Catching Our Eye
Lost, then found, then lost
On 19 May, Nigerian President Muhammadu Buhari held a ceremony at the presidential palace to meet Amina Ali Nkeki, 19, the first of the 219 girls kidnapped from their Chibok school in April 2014 to be found alive. The girl was there with her new baby, and her elderly mother.
The three haven't been heard from since.
Premium Times has the bizarre testimony of Nkeki's older brother, Noah, who says he attended the ceremony, then was told by government officials that he would be able to see his sister and mother the following day, after a doctor's examination.
The brother is still waiting. So is Yakubu Nkeki, chairman of the Chibok Parents' Association, who also attended the 19 May ceremony. “None of us knows where she is,” he was quoted as saying, five days later. The Premium Times report is a tale of federal, state and military spokesmen pointing fingers at one another.
Village rumour results in 'attack on Copts'
At least two Copts were injured and seven homes burned when angry villagers ran amok after a rumoured affair between a married Christian man and a Muslim woman in Minya, 250km south of Cairo.
According to local Christian sources, scores of Muslims ransacked and torched several properties belonging to the Copts of al-Karam, Abu-Qurqas, on the evening of 20 May.
An elderly woman, said to be the mother of the alleged Christian lover, was stripped of her clothing and paraded near her home.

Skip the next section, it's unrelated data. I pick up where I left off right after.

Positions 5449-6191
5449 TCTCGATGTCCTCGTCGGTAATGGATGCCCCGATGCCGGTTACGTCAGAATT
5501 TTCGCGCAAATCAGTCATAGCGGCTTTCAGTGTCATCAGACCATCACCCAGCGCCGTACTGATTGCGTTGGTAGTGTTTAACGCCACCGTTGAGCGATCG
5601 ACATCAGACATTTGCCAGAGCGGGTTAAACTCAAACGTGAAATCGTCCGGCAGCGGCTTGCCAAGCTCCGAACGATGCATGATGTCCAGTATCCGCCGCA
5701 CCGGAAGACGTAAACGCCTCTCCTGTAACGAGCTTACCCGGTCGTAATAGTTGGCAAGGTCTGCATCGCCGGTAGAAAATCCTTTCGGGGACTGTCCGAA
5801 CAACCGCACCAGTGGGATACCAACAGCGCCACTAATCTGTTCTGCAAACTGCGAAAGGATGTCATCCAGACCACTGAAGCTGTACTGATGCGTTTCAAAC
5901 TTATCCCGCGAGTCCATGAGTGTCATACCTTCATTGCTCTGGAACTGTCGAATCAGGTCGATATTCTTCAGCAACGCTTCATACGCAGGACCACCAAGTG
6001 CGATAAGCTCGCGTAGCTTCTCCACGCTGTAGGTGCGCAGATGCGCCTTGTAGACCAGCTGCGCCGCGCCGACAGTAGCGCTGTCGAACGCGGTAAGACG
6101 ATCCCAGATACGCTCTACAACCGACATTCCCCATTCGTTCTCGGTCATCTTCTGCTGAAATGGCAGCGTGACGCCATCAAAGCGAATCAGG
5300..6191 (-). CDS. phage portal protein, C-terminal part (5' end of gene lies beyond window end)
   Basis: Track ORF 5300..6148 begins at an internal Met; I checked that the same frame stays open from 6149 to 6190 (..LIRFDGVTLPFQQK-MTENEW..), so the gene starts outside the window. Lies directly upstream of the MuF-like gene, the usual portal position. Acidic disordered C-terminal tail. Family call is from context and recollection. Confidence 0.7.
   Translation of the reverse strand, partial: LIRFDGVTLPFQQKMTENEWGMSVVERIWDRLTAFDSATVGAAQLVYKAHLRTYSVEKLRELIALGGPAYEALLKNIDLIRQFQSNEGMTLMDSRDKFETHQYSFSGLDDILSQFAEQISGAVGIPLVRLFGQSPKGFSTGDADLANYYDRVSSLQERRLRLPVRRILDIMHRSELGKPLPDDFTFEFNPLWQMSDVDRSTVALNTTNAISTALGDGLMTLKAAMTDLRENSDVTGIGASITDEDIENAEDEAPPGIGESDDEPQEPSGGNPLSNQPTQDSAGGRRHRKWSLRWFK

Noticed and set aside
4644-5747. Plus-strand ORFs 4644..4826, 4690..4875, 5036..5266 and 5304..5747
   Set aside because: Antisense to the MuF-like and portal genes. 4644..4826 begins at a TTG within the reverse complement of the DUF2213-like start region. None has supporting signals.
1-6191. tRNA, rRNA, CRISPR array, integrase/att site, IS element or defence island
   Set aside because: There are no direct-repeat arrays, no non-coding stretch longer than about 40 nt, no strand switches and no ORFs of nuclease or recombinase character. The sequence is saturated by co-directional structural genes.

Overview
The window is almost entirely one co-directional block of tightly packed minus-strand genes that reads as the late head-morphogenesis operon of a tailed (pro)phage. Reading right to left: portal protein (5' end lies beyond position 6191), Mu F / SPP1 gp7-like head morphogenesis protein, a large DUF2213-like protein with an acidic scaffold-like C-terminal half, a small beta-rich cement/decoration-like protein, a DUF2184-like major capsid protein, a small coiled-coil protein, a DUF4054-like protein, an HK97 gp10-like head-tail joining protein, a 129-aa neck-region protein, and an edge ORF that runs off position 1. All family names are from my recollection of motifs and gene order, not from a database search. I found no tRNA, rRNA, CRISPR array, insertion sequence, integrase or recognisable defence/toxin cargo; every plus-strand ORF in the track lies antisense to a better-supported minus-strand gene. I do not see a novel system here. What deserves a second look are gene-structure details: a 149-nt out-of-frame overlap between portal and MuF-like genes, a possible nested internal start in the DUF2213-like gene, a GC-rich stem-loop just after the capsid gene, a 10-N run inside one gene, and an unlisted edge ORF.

Law enforcers arrived hours late, despite being informed three days earlier of threats against Ashraf Attiya, 31, and his family by the Muslim woman’s estranged husband.
Egyptian newspaper Youm7 quoted the Coptic Orthodox Bishop of Minya as saying that "no fair-minded person can tolerate such conduct," and urging authorities not to "stand idle" but to bring wrongdoers to justice.
Police have arrested five suspects, but the situation remains tense.
Coptic monk kidnapped in Darfur released
An Egyptian-born monk has been released, 40 days after he was abducted in Sudan’s embattled Darfur region, reports Fides.
Rev. Ghabrial al-Antony, a Coptic Orthodox monk working in Nyala, South Darfur, was kidnapped on 14 April by an armed group, not far from the refugee camp in Atash.
According to Coptic Church sources, the monk was released without ransom. Early reports spoke of demands for a ransom of five-million Sudanese pounds ($822,000).